We test three XF flavors including the first diesel available in the U.S. market.
Jaguar is reinventing itself, and we like what we are driving. And though much of the spotlight is on the new entry-level XE compact sedan and the F-Pace foray into the SUV segment, we don’t want to leave out efforts to reinvent existing vehicles.
That would include the second-generation XF, which is a more mature midsize sedan and notable for bringing Jaguar buyers a diesel to North America for the first time: the Ingenium 2.0-liter turbocharged I-4 diesel.
The four-cylinder engine was designed and built in-house. It generates 180 hp and 318 lb-ft of torque while weighing only 304 pounds (137.9 kg). There are more Ingenium engines, both diesel and gasoline, to come.
We tested a $71,645 USD 2017 XF 20d AWD R-Sport that delighted us in its cruising ability and smoothness but disappointed some in the diesel’s initial torque delivery. It took what seemed like an eternity—9.5 seconds—to accelerate from 0 to 60 mph and did the quarter mile in 17.1 seconds at 81.1 mph (130.5 km/h).
By comparison, the XF 35t AWD R-Sport with a 3.0-liter supercharged V-6 gasoline engine took only 4.9 seconds to hit 60 mph and did the quarter mile in 13.3 seconds at 104.2 mph (167.7 km/h). Not surprising: the engine generates 340 hp at 6,500 rpm and 332 lb-ft of torque at 4,500 rpm. It also performed better on the figure eight than the diesel. Testing director Kim Reynolds said it was rather drifty.
Our third test vehicle was the XF S with a 3.0-liter supercharged V-6 tuned to pump out 380 hp. It accelerated from 0 to 60 mph in 5.0 seconds and completed the quarter mile in 13.5 seconds at 103.1 mph (165.9 km/h).
All of the vehicles have an eight-speed automatic transmission and optional all-wheel drive. The difference: weight. The XF S came in at 4,271 pounds (1937.3 kg) while the 35t was less at 4,226 pounds (1916.9 kg) and the 2.0d was 4,134 pounds (1875.2 kg).
But the diesel is for those who appreciate fuel economy. Our real world fuel economy testing of the car got a crazy good 25.1/43.2 mpg (9.4/5.4 L/100km). The vehicle’s EPA rating is 30/40 mpg (7.8/5.9 L/100km) in city/highway driving for a combined 34 mpg (6.9 L/100km).
That compares with the XF 35t with a gas V-6 and real fuel economy of 19.6/26.8 mpg (12/8.8 L/100km), close to the EPA rating of 20/28 mpg (11.8/8.4 L/100km).
Despite the comparative weakness of the diesel engine, the 20d with all-season Continental ContiProContact GX 245/40R19 tires was fun to throw around a winding track with astute chassis tuning and Jag’s excellent EPS steering. Sure, there was some diesel noise, some rough patches did not fare as well with the stiff suspension, and the seats could have been a bit cushier. But the aluminum construction has helped quell tire “ringing” and cavity resonance, which helped regain some of the rolling comfort that classic Jags were known for.
The XF is a gorgeous car and a step up from the XE with longer lines and proportions. It also has more distinctive rear taillights, so it should receive more attention on the road.
The interior is more upscale with textured gray metal and gray wood trim on our 20d that works well with the contemporary look and black headliner. There is a larger trunk, heated back seats, power outlets, and HVAC vents.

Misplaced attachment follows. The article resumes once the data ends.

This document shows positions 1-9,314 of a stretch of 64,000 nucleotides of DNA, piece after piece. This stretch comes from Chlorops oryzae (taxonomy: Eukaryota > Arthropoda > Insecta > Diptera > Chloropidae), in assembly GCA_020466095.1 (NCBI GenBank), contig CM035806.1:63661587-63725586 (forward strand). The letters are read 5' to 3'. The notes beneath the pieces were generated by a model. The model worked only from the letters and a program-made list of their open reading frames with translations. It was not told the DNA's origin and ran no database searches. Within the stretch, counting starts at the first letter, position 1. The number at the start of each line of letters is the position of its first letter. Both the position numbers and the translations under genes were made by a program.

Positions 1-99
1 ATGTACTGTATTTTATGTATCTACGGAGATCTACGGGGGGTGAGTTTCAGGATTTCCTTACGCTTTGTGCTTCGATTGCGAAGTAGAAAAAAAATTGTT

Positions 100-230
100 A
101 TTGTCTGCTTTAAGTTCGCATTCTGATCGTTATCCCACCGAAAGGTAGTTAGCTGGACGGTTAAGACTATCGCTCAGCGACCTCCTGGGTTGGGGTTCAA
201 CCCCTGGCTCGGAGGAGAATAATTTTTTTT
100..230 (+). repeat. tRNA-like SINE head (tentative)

Our 35t AWD R-Sport tester had a sporty black and red interior with red stitching. Its sticker price of $71,485 USD was slightly more than the $64,645 USD base price because it had the Comfort and Convenience Package, Technology Package, head-up display, and a metallic paint job. The volume model rode on 20-inch Pirelli PZeros.
We also had an XF S in Italian Racing Red with a base price of $66,695 USD, which grew to $77,035 USD with the addition of a few packages. This one put it all together with no extraneous body roll, greater grip, stronger brakes, more driver confidence. We appreciated the lateral support adjustment in the seats—especially since this is also the version that induced vertical bouncing.
All in all, the XF has grown up and expanded its breadth with a diesel. It continues to make itself useful in all climates with all-wheel drive and has elevated its stature with a more upscale choice of materials—all while retaining its bad boy reputation on the road.
|2017 Jaguar XF 20d AWD R-Sport||2017 Jaguar XF 35t AWD (R-Sport)||2017 Jaguar XF S AWD|
|PRICE AS TESTED||$71,645||$71,485||$77,035|
|VEHICLE LAYOUT||Front-engine, AWD, 5-pass, 4-door sedan||Front-engine, AWD, 5-pass, 4-door sedan||Front-engine, AWD, 5-pass, 4-door sedan|
|ENGINE||2.0L/180-hp/318-lb-ft turbodiesel DOHC 16-valve I-4||3.0L/340-hp/332-lb-ft supercharged DOHC 24-valve V-6||3.0L/380-hp/332-lb-ft supercharged DOHC 24-valve V-6|
|TRANSMISSION||8-speed automatic||8-speed automatic||8-speed automatic|
|CURB WEIGHT (F/R DIST)||4,134 lb (51/49%)||4,226 lb (51/49%)||4,271 lb (51/49%)|
|WHEELBASE||116.5 in||116.5 in||116.5 in|
|LENGTH x WIDTH x HEIGHT||195.0 x 74.0 x 57.4 in||195.0 x 74.0 x 57.4 in||195.0 x 74.0 x 57.4 in|
|0-60 MPH||9.5 sec||4.9 sec||5.0 sec|
|QUARTER MILE||17.1 sec @ 81.1 mph||13.3 sec @ 104.2 mph||13.5 sec @ 103.1 mph|
|BRAKING, 60-0 MPH||123 ft||122 ft||121 ft|
|LATERAL ACCELERATION||0.82 g (avg)||0.81 g (avg)||0.85 g (avg)|
|MT FIGURE EIGHT||27.8 sec @ 0.60 g (avg)||26.8 sec @ 0.68 g (avg)||25.5 sec @ 0.73 g (avg)|
|REAL MPG, CITY/HWY/COMB||Not tested||19.6/26.8/22.3 mpg||Not tested|
|EPA CITY/HWY/COMB FUEL ECON||30/40/34 mpg||20/28/23 mpg||20/28/23 mpg|
|ENERGY CONS, CITY/HWY||126/94 kW-hrs/100 miles||169/120 kW-hrs/100 miles||169/120 kW-hrs/100 miles|
|CO2 EMISSIONS, COMB||0.66 lb/mile||0.85 lb/mile||0.85 lb/mile|